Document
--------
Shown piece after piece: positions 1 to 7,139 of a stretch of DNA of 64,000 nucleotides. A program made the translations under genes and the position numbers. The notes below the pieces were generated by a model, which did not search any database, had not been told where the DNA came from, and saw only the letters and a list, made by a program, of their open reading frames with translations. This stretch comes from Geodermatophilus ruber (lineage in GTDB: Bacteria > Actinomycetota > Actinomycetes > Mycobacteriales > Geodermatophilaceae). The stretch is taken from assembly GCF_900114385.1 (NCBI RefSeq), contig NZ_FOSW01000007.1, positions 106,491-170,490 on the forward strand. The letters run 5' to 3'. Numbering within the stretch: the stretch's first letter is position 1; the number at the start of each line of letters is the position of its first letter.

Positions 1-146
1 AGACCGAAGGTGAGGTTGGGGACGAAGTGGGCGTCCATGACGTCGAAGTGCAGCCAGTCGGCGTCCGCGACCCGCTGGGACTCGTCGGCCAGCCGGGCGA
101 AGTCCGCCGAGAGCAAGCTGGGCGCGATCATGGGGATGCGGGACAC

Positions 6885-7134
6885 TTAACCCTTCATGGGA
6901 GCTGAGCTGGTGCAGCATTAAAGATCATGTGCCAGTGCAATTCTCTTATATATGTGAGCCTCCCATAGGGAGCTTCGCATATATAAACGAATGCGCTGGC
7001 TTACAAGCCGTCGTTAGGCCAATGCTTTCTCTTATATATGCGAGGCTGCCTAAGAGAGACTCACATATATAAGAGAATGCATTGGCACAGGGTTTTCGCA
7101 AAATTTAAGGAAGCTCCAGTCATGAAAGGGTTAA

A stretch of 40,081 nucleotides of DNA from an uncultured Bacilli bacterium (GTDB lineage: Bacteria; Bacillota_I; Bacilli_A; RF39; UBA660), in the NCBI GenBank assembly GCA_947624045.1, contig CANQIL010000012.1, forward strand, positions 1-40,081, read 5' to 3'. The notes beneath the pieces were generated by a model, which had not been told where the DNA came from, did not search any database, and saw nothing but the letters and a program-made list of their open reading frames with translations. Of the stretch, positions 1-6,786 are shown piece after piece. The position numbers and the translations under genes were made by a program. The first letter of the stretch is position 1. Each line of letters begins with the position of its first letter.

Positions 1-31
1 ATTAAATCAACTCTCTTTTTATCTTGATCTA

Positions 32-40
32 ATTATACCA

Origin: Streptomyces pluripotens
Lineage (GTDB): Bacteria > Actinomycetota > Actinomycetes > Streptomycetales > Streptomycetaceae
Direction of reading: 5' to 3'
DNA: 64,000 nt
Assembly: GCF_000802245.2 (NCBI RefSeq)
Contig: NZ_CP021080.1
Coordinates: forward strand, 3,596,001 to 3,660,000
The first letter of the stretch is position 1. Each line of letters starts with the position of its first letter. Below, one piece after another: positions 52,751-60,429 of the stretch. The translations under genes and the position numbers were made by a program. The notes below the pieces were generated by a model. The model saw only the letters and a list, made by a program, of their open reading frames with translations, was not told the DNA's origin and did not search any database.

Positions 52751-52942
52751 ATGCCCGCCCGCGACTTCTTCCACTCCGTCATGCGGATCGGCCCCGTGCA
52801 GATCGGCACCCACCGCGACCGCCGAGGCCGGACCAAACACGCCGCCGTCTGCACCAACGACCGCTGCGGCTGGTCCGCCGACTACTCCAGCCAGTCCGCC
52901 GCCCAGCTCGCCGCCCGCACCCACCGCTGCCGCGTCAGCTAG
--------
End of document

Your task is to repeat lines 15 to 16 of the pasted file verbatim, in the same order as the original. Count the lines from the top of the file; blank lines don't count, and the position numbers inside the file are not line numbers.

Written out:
Origin: Streptomyces pluripotens
Lineage (GTDB): Bacteria > Actinomycetota > Actinomycetes > Streptomycetales > Streptomycetaceae